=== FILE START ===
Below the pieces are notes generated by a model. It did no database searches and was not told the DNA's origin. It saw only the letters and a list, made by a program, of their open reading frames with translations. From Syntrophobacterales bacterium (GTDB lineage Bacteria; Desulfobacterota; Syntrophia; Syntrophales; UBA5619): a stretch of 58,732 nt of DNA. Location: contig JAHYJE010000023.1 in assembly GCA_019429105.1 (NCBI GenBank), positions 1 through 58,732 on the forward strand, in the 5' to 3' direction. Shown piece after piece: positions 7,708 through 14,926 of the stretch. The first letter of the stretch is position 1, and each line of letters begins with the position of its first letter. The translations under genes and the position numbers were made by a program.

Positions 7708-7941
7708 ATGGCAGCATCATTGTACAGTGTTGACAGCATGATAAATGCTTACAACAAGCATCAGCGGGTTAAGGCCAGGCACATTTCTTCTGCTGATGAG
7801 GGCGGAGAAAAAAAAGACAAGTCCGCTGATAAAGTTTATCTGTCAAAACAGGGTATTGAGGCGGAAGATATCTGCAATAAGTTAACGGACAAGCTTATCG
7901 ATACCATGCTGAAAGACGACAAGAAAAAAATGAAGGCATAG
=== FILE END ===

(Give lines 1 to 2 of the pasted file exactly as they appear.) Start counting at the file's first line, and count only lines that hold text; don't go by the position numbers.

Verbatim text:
Below the pieces are notes generated by a model. It did no database searches and was not told the DNA's origin. It saw only the letters and a list, made by a program, of their open reading frames with translations. From Syntrophobacterales bacterium (GTDB lineage Bacteria; Desulfobacterota; Syntrophia; Syntrophales; UBA5619): a stretch of 58,732 nt of DNA. Location: contig JAHYJE010000023.1 in assembly GCA_019429105.1 (NCBI GenBank), positions 1 through 58,732 on the forward strand, in the 5' to 3' direction. Shown piece after piece: positions 7,708 through 14,926 of the stretch. The first letter of the stretch is position 1, and each line of letters begins with the position of its first letter. The translations under genes and the position numbers were made by a program.

Positions 7708-7941